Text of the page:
Year-to-date, ETFs tracking oil, air travel, and retail are soaring, thanks to the value stocks – typically well-established companies that are often undervalued and have lower price-to-earnings ratios – in their holdings that could appreciate with a burst of new economic activity.
Cyclical industries are usually attuned to various business cycles. Revenues are higher when there is economic growth and lower in times of contraction.
Andrew Slimmon, managing director and senior portfolio manager at Morgan Stanley Investment Management, in a recent note said he is “extremely bullish” on value stocks, especially after the Federal Reserve’s decision to keep its policy in place until the US economy rebounds last week.
Here are three ETFs that are benefitting from investor sentiment around the economic reopening:
The United States Oil Fund primarily invests in listed crude oil futures contracts and other oil-related contracts. The ETF, which debuted in 2006, may also invest in forwards and swap contracts.
The roughly $3 billion fund has gained 26% year-to-date.
Oil prices have soared since mid-February due to outages in Texas from the freezing temperatures. Refineries have taken a while to bounce back from the historic blast of winter weather, causing inventories to drop. Still, a summer rally may be in store for the oil ETF amid a tighter market.
The US Global Jets ETF invests in the global airline industry, which includes airline operators and manufacturers around the world.
Launched in 2015, the roughly $11.5 billion fund has gained 25% year-to-date.
The index utilizes a tiered weighting scheme driven by market capitalization and passenger load. 70% of its weight is in US large-cap passenger airlines with the top four companies receiving 10% each. The next five largest US or Canadian airlines each receive a 4% weighting.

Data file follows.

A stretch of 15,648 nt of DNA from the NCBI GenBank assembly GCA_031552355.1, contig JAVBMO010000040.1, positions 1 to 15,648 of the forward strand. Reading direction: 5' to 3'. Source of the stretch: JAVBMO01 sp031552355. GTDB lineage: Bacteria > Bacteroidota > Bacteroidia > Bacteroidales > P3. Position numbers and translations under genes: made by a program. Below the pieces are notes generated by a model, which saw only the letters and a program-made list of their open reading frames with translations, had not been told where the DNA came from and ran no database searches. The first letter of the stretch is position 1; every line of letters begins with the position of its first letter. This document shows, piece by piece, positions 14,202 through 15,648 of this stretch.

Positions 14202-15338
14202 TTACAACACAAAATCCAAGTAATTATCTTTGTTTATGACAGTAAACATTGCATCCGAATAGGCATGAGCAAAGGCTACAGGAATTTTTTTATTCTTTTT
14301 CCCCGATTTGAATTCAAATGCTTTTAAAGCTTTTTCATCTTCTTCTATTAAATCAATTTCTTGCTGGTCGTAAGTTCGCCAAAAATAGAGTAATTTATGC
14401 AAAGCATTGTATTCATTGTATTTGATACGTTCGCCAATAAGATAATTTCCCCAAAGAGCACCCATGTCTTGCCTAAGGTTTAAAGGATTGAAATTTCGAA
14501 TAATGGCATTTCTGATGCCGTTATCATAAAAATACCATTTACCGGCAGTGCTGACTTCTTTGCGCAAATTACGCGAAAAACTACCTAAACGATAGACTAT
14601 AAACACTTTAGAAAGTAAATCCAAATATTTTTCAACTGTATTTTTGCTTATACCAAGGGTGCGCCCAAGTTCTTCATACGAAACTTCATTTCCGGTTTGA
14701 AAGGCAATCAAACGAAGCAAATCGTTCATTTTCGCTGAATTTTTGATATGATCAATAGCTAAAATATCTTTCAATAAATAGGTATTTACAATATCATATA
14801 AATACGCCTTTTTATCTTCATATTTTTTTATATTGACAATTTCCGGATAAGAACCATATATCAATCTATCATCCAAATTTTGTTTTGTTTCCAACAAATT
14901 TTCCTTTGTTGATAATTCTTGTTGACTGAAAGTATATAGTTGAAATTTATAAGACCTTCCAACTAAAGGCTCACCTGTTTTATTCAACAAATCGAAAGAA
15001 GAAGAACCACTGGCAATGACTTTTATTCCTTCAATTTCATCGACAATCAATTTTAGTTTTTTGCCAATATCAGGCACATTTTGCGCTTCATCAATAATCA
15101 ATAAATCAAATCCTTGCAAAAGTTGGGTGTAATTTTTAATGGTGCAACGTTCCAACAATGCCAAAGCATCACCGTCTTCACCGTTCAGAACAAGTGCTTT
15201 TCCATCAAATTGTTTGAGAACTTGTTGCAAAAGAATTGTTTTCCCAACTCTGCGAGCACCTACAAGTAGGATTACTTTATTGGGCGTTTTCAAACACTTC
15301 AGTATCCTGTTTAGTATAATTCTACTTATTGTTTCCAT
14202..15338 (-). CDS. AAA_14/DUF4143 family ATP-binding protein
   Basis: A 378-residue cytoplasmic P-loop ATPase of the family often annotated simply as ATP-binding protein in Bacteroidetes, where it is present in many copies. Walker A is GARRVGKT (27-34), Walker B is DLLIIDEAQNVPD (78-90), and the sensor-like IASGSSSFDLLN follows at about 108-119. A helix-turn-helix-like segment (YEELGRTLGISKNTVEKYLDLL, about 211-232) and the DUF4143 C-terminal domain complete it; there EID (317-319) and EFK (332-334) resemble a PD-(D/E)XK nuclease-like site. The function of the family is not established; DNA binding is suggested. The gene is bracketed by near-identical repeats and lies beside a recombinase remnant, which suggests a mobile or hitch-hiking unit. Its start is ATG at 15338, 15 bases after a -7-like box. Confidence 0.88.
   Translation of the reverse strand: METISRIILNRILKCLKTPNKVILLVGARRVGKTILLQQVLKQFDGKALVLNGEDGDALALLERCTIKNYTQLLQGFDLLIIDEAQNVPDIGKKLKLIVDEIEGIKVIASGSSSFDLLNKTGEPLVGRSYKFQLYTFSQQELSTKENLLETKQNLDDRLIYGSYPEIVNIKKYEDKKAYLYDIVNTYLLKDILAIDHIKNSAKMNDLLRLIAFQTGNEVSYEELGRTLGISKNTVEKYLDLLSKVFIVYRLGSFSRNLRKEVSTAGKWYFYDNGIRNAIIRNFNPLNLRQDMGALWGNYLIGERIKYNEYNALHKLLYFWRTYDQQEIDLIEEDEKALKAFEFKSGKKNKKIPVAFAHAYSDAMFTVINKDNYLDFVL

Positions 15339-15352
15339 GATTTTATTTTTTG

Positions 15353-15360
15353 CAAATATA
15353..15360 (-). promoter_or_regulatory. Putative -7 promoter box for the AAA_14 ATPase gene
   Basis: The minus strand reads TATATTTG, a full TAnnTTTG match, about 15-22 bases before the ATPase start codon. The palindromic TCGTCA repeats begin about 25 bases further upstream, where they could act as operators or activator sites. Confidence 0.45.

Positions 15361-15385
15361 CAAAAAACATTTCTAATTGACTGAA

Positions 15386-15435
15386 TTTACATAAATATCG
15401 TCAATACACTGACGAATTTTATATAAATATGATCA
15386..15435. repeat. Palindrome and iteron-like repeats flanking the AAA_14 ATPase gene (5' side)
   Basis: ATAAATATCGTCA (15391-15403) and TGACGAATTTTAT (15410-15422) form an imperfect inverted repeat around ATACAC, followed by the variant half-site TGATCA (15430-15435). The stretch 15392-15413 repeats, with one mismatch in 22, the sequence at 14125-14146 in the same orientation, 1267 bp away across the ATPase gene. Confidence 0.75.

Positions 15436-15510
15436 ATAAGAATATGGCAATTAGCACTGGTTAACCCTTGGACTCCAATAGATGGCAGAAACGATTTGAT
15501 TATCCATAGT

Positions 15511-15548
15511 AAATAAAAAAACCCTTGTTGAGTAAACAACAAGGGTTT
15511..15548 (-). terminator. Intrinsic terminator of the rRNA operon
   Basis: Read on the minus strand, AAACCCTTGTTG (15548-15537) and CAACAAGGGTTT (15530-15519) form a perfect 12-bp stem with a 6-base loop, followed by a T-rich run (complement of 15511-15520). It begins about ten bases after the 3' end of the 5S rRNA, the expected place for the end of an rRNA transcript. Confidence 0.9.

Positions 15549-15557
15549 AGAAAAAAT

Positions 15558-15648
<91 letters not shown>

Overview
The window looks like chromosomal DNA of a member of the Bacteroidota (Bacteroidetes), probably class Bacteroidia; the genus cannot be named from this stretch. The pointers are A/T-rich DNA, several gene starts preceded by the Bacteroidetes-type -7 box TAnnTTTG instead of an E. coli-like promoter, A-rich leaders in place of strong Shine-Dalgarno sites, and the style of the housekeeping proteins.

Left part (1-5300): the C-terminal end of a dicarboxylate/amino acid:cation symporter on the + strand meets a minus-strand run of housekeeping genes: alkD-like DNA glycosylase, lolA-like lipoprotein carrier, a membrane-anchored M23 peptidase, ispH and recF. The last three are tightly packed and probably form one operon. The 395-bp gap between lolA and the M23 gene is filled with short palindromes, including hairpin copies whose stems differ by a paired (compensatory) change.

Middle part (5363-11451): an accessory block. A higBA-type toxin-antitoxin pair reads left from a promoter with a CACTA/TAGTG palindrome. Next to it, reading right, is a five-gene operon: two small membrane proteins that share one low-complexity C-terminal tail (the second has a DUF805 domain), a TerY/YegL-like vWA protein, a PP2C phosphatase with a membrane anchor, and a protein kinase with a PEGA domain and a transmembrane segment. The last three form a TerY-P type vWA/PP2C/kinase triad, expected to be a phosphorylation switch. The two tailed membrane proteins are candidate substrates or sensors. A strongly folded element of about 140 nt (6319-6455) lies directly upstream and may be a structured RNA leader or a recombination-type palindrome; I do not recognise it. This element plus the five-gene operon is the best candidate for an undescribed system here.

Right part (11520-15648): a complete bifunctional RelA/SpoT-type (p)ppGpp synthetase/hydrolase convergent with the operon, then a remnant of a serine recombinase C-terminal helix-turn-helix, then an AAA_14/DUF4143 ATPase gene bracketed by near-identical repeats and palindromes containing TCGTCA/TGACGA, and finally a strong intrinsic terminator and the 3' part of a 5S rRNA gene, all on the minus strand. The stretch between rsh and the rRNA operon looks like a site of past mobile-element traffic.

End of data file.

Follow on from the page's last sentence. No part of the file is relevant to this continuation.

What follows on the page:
United Airlines and American Airlines are the ETF’s biggest holding both at 11% each, followed by Southwest Airlines and Delta Airlines at roughly 10% each. Alaska Air Group takes up 4%
The airline industry was among those that suffered the most when large swaths of the global economy shut down, halting travel in nearly every part of the world for some time. Optimism is gaining, however, when the Transportation Security Administration in mid-March revealed that air travel spiked to its highest level in nearly a year.
The SPDR S&P Retail ETF primarily invests in the US retail industry from apparel, automotive, computer and electronic, to department stores, general merchandise stores, and internet and direct marketing, among others.
The roughly $635 million fund has gained 42% year-to-date.
The top sectors it focuses on are internet and direct marketing at 21.5%, followed by automotive and retail at 18% each.
Holdings include Hibbett Sports, Wayfair, Best Buy, eBay, Murphy USA, Revolve Group, Magnite, Dick’s Sporting Goods, Albertsons companies, and Target, all weighing a little over 1% each.
As the economy rebounds from pandemic lows, the retail sector is making a strong comeback, driven by the pent-up consumer demand. Retail sales, according to the National Retail Federation, are expected to grow between 6.5% and 8.2% this year to more than $4.33 trillion in sales.
Many of the retail companies have also invested in enhancing their online presence to catch up on the e-commerce trend that many experts say is here to stay.
More than a year after proposing a plan to roll out dine-in-focused lifestyle stores, Taco Bell is tweaking its store development plans.